Oh and that doesn't mean $400,000 per member, but combined... Just bear in mind that members of a super fund must be family or in business together.

Perhaps the greatest SMSF misconception is that it is a lot of work for the members, but for the SMSF owner it doesn't need to be any more difficult than being in a standard super fund.  Make your Accountant and Financial Planner (ideally under one roof) do all the hard work!

Our accounting team has a specialisation in this area and we manage about 120 SMSFs and I can tell you right now that very few members want to have involvement in the compliance side of things like preparing the accounts and tax returns, updating trust deeds, writing minutes, arranging actuarial certificates...

When it comes to the rules, well they're pretty much the same as for any standard super fund - the difference is that you (and your Accountant) are responsible for making sure the fund meets it's obligations.

One rule that's changed relates to borrowing within a SMSF.  Previously no SMSF was permitted to borrow, but now you can - within some pretty tight rules.  If you're considering taking advantage of this opportunity you should definitely get advice.

And finally, within your SMSF you can invest in pretty much anything that constitutes a legitimate investment - shares, property, managed funds, artwork, coin collection, wine collection - as long as it meets all the legal guidelines of the "sole purpose" test which means it MUST be solely invested for your retirement.

Ok, so that's the "bare bones" summary.  At our education session we offered everyone who attended a free 45 minute session to chat about whether or not a SMSF would be worth considering.  We don't usually extend these offers to people who didn't attend, but in this case we're making an exception.  Do-it-yourself super is an area that's growing and growing fast (there's currently more than 500,000 funds in Australia!!) so we want to make sure you have all the facts to make an informed decision as to whether it might be a worthwhile strategy for your long-term financial security.

Click here for a copy of the offer - it expires June 30.

And if you'd like to hear more of what I have to say on the matter, click here for a recording of my most recent "You & Your Money" radio segment on 98.1FM Radio Eastern.

Talk soon,
Caren

Think about it now, not later

I rarely recommend that certain books are a "must" because different people have different taste, and I wouldn't presume to think that just because I like it everyone else will.  But the E-Myth by Michael Gerber is different because it revolutionised the way people think about business.  In my book (ah c'mon, it's been awhile since I threw in a bad pun), it actually is a must for business owners.

The crux of Gerber's E-Myth theory is that very few people are "born" entrepreneurs, instead what he suggests happens is that we have an entrepreneurial seizure.  One day we decide we don't want to work for anyone and we just have to be our own boss.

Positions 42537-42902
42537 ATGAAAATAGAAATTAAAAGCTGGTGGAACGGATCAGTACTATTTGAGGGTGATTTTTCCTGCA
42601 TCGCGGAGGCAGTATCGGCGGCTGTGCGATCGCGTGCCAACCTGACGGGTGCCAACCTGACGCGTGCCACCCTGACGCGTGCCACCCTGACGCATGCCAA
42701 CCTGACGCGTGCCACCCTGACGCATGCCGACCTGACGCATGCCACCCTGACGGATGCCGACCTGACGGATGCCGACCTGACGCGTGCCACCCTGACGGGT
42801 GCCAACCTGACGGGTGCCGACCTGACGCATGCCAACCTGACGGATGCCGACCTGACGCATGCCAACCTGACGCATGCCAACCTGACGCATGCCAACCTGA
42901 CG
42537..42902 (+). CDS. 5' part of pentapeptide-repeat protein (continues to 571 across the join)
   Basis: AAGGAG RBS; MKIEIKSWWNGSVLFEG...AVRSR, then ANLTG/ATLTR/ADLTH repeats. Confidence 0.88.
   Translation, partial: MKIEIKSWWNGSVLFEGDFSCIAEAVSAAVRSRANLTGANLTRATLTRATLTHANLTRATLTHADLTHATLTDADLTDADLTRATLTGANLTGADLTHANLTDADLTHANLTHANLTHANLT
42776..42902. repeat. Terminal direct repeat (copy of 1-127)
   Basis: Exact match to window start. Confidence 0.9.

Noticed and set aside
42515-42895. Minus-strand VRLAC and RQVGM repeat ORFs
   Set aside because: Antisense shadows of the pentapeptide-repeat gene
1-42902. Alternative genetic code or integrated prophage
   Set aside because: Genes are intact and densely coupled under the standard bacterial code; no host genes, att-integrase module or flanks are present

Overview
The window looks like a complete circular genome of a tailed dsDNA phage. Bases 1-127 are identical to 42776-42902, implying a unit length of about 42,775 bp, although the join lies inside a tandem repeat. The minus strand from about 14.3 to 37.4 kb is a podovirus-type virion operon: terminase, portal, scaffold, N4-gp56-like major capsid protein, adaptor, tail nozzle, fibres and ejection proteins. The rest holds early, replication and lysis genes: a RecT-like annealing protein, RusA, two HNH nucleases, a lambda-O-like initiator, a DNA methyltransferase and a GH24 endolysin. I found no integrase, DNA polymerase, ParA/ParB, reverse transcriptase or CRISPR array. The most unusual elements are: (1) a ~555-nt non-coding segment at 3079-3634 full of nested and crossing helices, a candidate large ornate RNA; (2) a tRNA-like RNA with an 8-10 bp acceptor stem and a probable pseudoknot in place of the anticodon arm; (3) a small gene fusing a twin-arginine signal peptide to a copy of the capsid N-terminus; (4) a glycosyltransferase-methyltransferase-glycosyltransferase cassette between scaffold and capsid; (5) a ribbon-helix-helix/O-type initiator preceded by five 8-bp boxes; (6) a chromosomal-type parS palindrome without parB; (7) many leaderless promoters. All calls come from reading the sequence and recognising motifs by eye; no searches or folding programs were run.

Naturally, most people that go into business are really good at what they do - so a good technician - but not necessarily good at running a business.

So then it's up to us to develop entrepreneurial skills to GROW our business.  Gerber was the one who coined the phrase that you need to work "ON" your business, not just "IN" it.

Now to truly be an entrepreneur and grow your business, it's critical that you "begin with the end in mind", which is a concept invented by another business brain, Steven Covey.  He said, and I love this, "If your ladder is not leaning against the right wall, every step you take gets you to the wrong place faster."

When we start out in business we expect to be in it for the long-term right?  We have goals.  Some of them loftier than others.  One important goal that's often neglected is how we want it to end.

If you're planning a trip you need to know where you're going before you can plan the route yeah?

In order to achieve any goal you need to set it, visualise it, and plan for it.  This includes ultimately exiting your business.

As business owners we take significant risks on board, in anticipation that we'll be duly rewarded in the future.  For most of us, we expect the prize to come in retirement (with some lifestyle rewards along the way of course), but it doesn't just magically happen.  We plan for it.

Do you want to sell your business for a profit?  Are you hoping to cease the physical work, but remain a shareholder with a regular income?  Will you simply wind down the business?  Do you want a family member or staff member to succeed you?

Starting with the end in mind helps you build not only the type of business you want, but also the business you need to reach your ultimate goals.  And that's what it's all about - achieving goals you've set for yourself and your family.

One of the most important roles of a Business Adviser is to help their clients achieve those goals, and this means regularly measuring how you're tracking towards them.

Note you'll often hear me harping on about how important it is to review your business and I think most business-owners realise this and even agree with it (even if they don't always do it), but not a lot of business owners think about valuing their business to determine how they're tracking towards their goals.  In fact, most business owners don't consider doing this unless they're about to sell.

If you missed Michael Moschetti's article "Why value your business?" in our latest "4 Ways Bulletin" click here because it may give you some interesting food for thought.

If you'd like to hear more of what I have to say on the matter, click here for a recording of my most recent "You & Your Business" radio segment on 98.1FM Radio Eastern.

Talk soon,
Caren